Business contracts usually come with stipulations and clauses designed to keep the relationship as fair as possible for both parties. Many clients jump to sign a contract when they need it but may back down when it comes time for their time to fulfill their end of the bargain. Here is what you do when clients breach the contract they have with you.
Your client may not know about the breach upfront. Reach out to them via their preferred method of communication to make them aware of the problem. Ideally, you can have a conversation over the phone or in person.
Have a copy of the signed contract in front of you with the part in question highlighted for them to read to avoid ambiguity. During your conversation, explain how the client can correct things to adhere to the contract (if possible).
There are four ways to breach a contract. By analyzing the situation and figuring out which breach has been committed, you will be able to better determine how you should move forward.
The four ways to breach a contract include a minor breach, a material breach, an actual breach, and an anticipatory breach.
A minor breach is, as the label says, minor. It’s often not worth pursuing legal action for this type of issue, but you might still want to inform your client of the breach to ensure it isn’t repeated in the future. Meanwhile, a material breach means that the fundamental root of the contract was broken. Your client took action but came out with something significantly different from what was agreed upon. An actual breach usually means that your client simply refused to uphold their part of the deal. For example they may have refused to pay you for your services. Finally, an anticipatory breach is an actual breach that you notice before your client’s deadline. For example, they may have notified you that they won’t have the funds to pay by the deadline. With an anticipatory breach, you can often work out a way to extend the deadline in your contract to prevent an actual breach.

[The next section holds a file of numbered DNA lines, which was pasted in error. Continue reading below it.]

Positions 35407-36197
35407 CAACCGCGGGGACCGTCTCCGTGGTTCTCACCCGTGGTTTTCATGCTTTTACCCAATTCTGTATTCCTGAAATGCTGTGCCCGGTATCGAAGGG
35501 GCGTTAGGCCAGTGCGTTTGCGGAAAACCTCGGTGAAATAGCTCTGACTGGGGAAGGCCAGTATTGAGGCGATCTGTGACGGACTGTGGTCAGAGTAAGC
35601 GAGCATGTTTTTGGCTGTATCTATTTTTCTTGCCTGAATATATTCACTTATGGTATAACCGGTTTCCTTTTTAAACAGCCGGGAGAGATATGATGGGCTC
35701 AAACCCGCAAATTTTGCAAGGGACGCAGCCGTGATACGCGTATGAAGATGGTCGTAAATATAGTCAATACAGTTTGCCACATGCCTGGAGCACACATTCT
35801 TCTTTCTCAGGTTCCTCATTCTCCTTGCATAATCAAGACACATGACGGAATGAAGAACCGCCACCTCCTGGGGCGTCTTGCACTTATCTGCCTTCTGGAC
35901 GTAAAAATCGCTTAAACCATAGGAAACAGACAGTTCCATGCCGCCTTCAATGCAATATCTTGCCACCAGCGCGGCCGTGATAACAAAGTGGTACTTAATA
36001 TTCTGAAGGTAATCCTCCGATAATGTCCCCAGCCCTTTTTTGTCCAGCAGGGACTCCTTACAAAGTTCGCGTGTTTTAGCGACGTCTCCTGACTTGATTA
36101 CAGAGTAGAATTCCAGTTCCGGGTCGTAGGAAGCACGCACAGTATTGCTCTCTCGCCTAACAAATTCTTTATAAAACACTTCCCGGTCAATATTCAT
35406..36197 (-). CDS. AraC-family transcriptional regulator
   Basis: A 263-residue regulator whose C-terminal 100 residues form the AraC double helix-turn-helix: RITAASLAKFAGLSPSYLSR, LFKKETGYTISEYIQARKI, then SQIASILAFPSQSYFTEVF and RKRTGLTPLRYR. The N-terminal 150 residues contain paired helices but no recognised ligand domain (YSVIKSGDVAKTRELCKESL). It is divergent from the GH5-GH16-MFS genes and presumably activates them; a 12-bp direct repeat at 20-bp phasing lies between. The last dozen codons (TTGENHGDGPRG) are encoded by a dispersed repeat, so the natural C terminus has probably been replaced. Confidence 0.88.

In some cases, a breach can be made even with a small fine applied to the client’s account as a consequence for the breach. Many companies, such as credit card companies or mobile phone companies, add a fee when someone doesn’t pay according to the due date established in the contract.
Automatic fees set up as part of your operational infrastructure make things easy for you since you don’t have to apply the fees manually. Of course, it’s important to clarify this at the beginning to avoid angry customers. Also, it’s good business practice to offer forgiveness for first-time offenders and established clients who you have a good relationship with.
If a contract breach goes beyond minor issues and simple fines, it’s time to bring in the lawyers. A corporate lawyer will handle a major contract breach in civil court for you. Their experience in contracts will give them the knowledge to win when someone breaches a contract. They can also help you write your contracts to ensure they will hold up in court.
Part of business involves dealing with clients who don’t stick to the mutual agreement. Don’t let a client get away with breaking a contract. Follow these tips to ensure you get the compensation you deserve for your services.
Bio: Anita is a freelance writer from Denver, CO. She studied at Colorado State University, and now writes articles about health, business, family and finance. A mother of two, she enjoys traveling with her family whenever she isn’t writing. You can follow her on Twitter @anitaginsburg.